He’s just so nice: Matt Damon is trying to find ways to help African people get clean, safe water. And he’s good looking, and he can act.

On Fitness: Ladies, please ignore the fact that it comes from a publication called “Men’s Journal.” The Truth is unisex.

Let’s Get This Out of the Way: Everybody knows that yet another appeals court says there’s no Constitutional problems with the Affordable Care Act, right? Ok, moving on then.

In other news, Bill Gates Doesn’t Understand Capitalism: Ignoring the diseases of poverty isn’t a failure, it’s a sign that there’s no money in it. That’s why it’s called “poverty.”

Shut up and get back to work!: Yeah, it sure would be nice to have paid sick days. I have no idea how you’d do that for those of us who are self-employed.

Professor is Correct Again: Cutting the budget deficit won’t put a single person to work. In fact, it will put some government employees out of work. It will also reduce GDP — which by definition includes government spending. Who are the President’s economic advisers? The ghost of Herbert Hoover? A least he understands that there is no way to balance the budget without taxes.

Computer Security: Don’t stick strange memory sticks in your computer! You don’t know where they’ve been! Stupidity makes hacking possible.

Missing Cute White Girl of the Week Club: Why it’s bad for all of us. Amen, brother.

Senator Bernie Sanders: Speaking Truth in a place where it has been lacking.

To those of you who just got out of medical school: Sage words of a Dinosaur.

Too Big To Fail: Simply must be Too Big To Exist.

Sahara: The sign is going to be at the Neon Museum.

Most expensive used car ever: A painstakingly restored 1963 Volkswagen Microbus.

Looking forward to it: Shatner‘s latest film is a documentary wherein he interviews all 5 actors who have played a Star Trek captain.

Speaking of documentaries: Everything you know is probably wrong.

Screw Infrastructure: Apparently it is more cost effective to build a bridge in China and have it shipped here. We won’t have any lasting recovery until we get away from the Latte Economy.

Tomorrow, I’ll have some exciting news for you. In the meantime, stay cool.

Twofer Thursday: This is Your Economy and Warren Buffett Redux

This is Your Economy:

The ADP payroll report is out today. They’re the people who print paychecks, so they have a very good idea how many private sector jobs there are. And in May, they say there were 55,000 more private sector jobs. All the gains came from the “service” sector: jobs that often begin with “how can I help you” and end with “is there anything else” (or alternatively, “would you like fries with that”). No new manufacturing jobs; no new construction jobs; no jobs doing anything that won’t be gone or irrelevant in 6 months. Tomorrow the Bureau of Labor Statistics will come out with their own numbers, which include government jobs. And since there are roughly 400,000 extra Census workers on the job right now, they are expected to announce something like 540,000 new jobs. Because those Census workers will be unemployed by Christmas, we should really call this 140,000 new and possibly permanent jobs. Once more, we haven’t added enough jobs to account for people entering the workforce (sorry, class of 2010!) let alone put the unemployed to work.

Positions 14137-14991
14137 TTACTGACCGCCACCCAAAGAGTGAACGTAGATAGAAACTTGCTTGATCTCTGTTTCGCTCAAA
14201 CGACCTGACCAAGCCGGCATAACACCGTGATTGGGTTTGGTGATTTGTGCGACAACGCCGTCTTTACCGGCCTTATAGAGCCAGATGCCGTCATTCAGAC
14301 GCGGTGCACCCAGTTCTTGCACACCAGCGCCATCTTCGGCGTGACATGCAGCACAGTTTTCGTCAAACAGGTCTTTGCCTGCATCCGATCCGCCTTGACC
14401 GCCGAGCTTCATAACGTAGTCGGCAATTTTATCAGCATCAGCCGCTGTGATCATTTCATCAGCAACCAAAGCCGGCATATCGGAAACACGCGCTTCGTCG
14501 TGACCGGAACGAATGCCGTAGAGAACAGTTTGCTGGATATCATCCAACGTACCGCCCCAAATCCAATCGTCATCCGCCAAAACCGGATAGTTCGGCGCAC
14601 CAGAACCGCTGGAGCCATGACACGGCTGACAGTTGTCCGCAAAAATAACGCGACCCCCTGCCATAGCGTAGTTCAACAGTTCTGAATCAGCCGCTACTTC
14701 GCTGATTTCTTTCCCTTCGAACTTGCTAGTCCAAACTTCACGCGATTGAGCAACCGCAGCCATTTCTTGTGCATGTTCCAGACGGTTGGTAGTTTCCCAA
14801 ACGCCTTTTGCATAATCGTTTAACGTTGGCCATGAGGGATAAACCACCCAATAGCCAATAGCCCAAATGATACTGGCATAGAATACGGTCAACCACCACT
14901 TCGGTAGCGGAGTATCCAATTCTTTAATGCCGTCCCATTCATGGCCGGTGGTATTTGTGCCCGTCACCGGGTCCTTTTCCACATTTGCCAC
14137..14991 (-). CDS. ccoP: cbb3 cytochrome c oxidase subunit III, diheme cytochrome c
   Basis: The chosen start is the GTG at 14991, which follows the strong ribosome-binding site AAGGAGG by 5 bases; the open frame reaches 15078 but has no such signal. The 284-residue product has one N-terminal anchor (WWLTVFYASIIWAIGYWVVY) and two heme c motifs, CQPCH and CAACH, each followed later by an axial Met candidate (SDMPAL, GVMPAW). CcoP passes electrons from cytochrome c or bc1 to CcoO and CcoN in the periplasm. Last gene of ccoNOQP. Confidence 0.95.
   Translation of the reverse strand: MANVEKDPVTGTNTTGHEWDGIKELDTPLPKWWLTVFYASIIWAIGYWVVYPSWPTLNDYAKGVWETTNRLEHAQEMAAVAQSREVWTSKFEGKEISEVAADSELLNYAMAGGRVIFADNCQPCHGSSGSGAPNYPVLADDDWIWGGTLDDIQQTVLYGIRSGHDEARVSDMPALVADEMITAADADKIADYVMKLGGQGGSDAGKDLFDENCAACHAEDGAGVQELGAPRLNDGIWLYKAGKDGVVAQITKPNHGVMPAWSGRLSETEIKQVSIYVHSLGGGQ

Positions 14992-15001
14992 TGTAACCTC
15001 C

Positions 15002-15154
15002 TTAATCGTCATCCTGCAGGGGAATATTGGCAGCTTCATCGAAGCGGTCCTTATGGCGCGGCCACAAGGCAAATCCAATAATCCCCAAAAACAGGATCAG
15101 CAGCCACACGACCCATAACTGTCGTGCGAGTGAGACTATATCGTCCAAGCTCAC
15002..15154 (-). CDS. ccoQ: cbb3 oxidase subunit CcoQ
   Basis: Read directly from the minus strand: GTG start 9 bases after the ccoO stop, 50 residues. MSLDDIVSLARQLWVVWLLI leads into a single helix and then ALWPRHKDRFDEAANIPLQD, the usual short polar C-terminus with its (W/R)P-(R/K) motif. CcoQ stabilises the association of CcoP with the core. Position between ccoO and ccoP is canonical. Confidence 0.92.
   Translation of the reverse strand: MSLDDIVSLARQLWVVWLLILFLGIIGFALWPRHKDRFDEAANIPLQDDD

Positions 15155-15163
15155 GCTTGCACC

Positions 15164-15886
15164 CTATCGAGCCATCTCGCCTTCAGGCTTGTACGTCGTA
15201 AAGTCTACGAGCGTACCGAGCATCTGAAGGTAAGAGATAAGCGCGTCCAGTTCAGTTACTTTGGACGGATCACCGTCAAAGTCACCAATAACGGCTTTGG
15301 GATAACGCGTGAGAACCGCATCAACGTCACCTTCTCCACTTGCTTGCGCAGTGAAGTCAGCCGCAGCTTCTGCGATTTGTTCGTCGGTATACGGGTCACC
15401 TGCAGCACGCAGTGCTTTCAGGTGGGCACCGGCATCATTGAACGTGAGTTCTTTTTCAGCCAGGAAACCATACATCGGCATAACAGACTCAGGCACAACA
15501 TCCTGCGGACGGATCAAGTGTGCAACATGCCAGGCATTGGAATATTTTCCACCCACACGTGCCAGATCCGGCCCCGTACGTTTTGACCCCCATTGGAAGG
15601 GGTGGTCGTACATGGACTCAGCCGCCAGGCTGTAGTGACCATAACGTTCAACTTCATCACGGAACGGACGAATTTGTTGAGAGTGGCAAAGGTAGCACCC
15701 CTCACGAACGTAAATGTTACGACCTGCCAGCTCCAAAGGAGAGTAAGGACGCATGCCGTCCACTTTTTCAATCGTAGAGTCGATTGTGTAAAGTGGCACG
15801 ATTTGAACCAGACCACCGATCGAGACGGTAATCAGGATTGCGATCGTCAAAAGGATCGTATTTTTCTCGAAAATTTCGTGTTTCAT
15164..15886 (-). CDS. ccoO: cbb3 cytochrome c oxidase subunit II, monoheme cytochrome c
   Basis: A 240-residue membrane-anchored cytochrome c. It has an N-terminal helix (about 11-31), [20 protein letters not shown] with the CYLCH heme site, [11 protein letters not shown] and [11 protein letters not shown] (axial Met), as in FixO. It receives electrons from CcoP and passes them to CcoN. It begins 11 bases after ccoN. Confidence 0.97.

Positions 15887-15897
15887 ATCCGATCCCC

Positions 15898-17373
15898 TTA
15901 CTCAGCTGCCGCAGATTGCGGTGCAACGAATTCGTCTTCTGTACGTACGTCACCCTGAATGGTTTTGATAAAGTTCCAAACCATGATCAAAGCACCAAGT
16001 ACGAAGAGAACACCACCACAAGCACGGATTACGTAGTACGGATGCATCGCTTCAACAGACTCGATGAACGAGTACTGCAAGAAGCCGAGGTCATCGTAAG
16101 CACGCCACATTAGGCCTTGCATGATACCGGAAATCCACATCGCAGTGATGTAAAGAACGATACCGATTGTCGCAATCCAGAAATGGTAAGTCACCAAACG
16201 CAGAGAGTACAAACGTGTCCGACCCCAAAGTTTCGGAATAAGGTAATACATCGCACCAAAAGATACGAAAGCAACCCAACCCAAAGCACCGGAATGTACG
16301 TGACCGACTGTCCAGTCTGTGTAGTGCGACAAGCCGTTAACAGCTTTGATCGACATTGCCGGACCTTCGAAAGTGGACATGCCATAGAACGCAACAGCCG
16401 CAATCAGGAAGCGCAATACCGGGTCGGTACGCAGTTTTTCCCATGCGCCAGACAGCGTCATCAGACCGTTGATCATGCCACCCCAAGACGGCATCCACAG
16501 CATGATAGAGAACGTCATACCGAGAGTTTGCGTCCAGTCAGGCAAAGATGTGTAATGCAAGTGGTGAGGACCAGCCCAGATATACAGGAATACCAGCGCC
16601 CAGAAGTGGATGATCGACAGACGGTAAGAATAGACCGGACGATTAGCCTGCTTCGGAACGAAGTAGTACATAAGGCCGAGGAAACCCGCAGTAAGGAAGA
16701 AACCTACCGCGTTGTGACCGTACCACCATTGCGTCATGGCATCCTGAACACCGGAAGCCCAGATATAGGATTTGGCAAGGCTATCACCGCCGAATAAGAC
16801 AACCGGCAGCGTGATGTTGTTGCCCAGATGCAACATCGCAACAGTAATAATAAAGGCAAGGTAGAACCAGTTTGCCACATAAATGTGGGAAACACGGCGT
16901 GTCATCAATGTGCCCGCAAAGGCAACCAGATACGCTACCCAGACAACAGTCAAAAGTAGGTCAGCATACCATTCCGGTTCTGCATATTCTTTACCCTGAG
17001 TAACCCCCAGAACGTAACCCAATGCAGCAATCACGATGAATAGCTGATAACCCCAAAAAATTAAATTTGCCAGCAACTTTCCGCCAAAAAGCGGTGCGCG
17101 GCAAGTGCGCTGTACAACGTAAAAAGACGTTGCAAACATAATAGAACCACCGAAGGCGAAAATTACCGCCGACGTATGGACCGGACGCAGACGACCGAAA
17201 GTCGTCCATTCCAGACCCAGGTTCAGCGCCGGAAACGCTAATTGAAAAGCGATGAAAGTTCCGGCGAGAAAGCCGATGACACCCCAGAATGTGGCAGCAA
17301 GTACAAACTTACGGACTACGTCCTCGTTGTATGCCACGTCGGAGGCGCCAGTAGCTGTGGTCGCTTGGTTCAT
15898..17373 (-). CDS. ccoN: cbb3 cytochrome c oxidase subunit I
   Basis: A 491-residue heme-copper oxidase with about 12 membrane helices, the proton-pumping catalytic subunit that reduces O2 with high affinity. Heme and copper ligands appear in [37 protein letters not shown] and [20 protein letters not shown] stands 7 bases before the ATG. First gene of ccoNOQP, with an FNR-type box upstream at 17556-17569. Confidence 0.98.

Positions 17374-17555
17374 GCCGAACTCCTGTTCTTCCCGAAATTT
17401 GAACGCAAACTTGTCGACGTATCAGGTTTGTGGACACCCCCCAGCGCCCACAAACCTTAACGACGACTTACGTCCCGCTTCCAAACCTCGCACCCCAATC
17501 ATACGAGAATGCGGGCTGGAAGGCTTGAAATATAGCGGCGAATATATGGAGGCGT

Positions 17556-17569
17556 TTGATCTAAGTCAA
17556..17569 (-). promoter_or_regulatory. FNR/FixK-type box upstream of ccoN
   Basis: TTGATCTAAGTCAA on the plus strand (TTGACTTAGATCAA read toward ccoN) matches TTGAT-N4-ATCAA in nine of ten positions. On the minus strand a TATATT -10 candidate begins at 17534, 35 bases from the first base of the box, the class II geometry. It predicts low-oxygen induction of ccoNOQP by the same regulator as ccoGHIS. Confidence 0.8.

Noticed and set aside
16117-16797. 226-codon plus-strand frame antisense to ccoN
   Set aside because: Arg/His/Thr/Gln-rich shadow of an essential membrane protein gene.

Speaking of the unemployed, the percentage of them who have been out of work more than half a year is at record levels. Sadly, unemployment is higher among parents, who have families to feed. Let’s not forget that the biggest reason for unemployment benefits is that those kids didn’t do anything wrong and still deserve roof-over-head and dinner-on-the-table. And in an unconscionable move, at least one employer is advertising that they won’t consider your application if you are unemployed! On what planet is it desirable to hire people who you know will jump ship for a better gig, when there are thousands of unemployed people desperate to work for you? Even without the public relations nightmare unfolding, how can this possibly be good business?

No wonder personal bankruptcy filings are up.

This is your economy. And now, in the face of a consumer revolt that threatens to turn into a voter revolt, Congress is actually considering doing something about the people who got us here. It sure sounds like too little too late, if it happens at all.

Warren Buffett Redux (a follow up):

Yesterday was the big day for the Oracle of Omaha. He had to sit down in front of the Financial Crisis Inquiry Commission and explain how the 3rd richest man in the world let a ratings agency he had partial ownership of overlook the real estate bubble. Well, he didn’t want to “look foolish” by sounding the alarm. After all, everybody was trying to make a buck in real estate. Nobody could have seen it coming, especially the company that was paid to see it coming. Which is it: he didn’t want to be the first to say anything, or nobody could have foreseen it?

Kind of unimpressive testimony. It’s almost like he was trying to invoke his right to remain silent.

In Closing: Androids don’t play Tetris; Wal-Mart’s lawyers warned the company not to be misogynist prigs in 1995; obligatory Gulf of Mexico oil spill items; Congressional slap-fight may make it hard to buy a home anywhere floods are a remote risk; Driving While Black (I feel certain that “brown” is close enough in many areas); cooking is hard; health insurance limbo; vaccine refusal puts everyone at risk; National Association of Evangelicals might actually be ready to face reality, that birth control prevents abortions; farewell Mercury; the 50 year “anomaly”; Governor Gibbons made the Real ID Zombie walk again, but the ACLU’s got a boomstick; and Star Trek insignia. Yes, I do try to always make the last item fun.